Does “domain sniffing”, in which a third party registers domains you’ve searched for, really happen?
I’ve always been skeptical that domain sniffing happens on a wide scale. Here’s what domain sniffing is about: you query a whois site or domain registrar for a domain to check its availability. You wait a few days and then go back to register the domain. To your surprise, it has been registered by someone else. Domain sniffing means that someone was able to view (“sniff”) your domain queries and use this information to register the domains.
But does domain sniffing really happen? Few people point to evidence other than anecdotal incidents (“I checked for a domain, and three days later it was gone!”). My advice to people searching for a domain is to go ahead and register it when you find a good one. At $8, why risk it? Plus, it could just be coincidence that someone registered a domain you searched for.
Or maybe not. I looked up a domain about a week ago and didn’t get around to registering it right away. I went back a few days later to register it and it was taken. “OK”, I thought, “it’s reasonable that someone else might want this domain, even though it’s obscure”. However, there are a couple peculiar things about the registration. First, the registrant is protected by whois privacy. Why would this person want to protect their identity on a non-sensitive domain? Yes, it cuts down on spam, but this still raises a red flag. Second, the domain is parked at a major registrar. If someone snapped up the domain for parking revenue why would they keep it at this registrar and let the registrar profit? Again, it could be coincidence…or is it?
At this point I recalled an article by Larry Seltzer of eWeek. He researched a situation at CNET last year and detailed his findings. Someone complained to him that her search for a domain at CNET resulted in a registration by a third party. CNET’s search box aggregated domain queries to a number of providers, which opened the door for a number of potential sniffers. Seltzer searched for three random domains at CNET and they were all registered 30 hours later — by the same party.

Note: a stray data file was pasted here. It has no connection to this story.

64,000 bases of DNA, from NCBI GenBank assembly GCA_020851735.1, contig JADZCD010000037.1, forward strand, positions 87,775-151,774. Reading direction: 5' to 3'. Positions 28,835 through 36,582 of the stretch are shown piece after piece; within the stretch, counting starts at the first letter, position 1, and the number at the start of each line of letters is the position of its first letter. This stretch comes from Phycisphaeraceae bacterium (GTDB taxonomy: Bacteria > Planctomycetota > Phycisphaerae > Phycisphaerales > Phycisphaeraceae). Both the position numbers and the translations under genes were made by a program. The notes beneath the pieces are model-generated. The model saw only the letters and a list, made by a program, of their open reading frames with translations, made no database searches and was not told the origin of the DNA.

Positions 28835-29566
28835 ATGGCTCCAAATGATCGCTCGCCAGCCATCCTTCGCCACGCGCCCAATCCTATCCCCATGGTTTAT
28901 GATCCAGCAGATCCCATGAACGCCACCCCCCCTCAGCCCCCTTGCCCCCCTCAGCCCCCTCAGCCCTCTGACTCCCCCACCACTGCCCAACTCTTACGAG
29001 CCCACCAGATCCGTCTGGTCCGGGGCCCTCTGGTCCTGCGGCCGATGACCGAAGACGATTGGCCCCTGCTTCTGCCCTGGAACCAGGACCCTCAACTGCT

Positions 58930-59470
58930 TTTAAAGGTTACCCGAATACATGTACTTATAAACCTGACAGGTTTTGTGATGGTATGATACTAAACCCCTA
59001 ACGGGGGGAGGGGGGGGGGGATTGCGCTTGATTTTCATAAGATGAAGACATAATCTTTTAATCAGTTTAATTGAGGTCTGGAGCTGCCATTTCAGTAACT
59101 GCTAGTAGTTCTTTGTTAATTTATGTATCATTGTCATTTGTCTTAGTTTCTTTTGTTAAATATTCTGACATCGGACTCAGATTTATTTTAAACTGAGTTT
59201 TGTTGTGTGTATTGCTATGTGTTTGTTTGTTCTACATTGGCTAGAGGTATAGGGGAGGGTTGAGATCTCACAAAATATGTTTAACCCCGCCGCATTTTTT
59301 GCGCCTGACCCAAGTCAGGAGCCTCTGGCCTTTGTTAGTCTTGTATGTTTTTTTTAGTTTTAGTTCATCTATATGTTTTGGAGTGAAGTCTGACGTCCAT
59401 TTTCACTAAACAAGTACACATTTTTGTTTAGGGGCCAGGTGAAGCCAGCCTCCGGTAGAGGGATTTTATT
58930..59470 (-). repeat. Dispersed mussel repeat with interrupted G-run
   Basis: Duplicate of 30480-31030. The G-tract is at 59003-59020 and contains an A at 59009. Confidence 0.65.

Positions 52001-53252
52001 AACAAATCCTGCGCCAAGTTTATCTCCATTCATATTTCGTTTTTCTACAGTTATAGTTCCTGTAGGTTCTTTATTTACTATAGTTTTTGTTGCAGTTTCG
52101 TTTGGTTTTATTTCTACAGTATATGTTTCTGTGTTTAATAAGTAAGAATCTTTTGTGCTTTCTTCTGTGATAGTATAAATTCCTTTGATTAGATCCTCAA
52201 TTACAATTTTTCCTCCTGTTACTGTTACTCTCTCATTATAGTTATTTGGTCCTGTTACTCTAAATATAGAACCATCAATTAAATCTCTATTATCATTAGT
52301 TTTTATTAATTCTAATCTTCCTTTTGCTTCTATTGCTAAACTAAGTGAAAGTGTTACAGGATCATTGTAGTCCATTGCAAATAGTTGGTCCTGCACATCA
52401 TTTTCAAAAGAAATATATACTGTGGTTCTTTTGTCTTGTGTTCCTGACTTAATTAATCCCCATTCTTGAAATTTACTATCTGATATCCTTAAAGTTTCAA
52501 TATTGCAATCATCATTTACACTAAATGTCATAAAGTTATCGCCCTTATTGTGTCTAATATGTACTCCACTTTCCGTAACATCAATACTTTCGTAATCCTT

There are other ways a domain could be sniffed. Here’s one theory from a thread at Webmaster World:
Place an advertisement at one one the popular domain check sites. Whenever a domain is checked, it shows up in the URL field of that particular user’s browser, and correspondingly shows up on the advertisers log as the URL from which the image (advertisement) was served. An simple automated script pulls the domains out of the log, checks for known words, number of characters, etc, and automatically registers those that fit the criteria. If they don’t get any traffic to the autmatically generated landing page, the domain drops after 5 days, and doesn’t cost the register anything. If they do, they pay the 6 bucks and keep the name.
Was the domain I searched for sniffed? If so, was it by the registrar or just some rogue employee? I’ve thought of a way to
find out who is hiding behind the whois privacy, although it will cost some money and time. I’m going to run test queries to look for patterns before proceding. In the meantime, if you have concrete evidence of a domain being sniffed, please e-mail the details to editor (at) domainnamewire.com.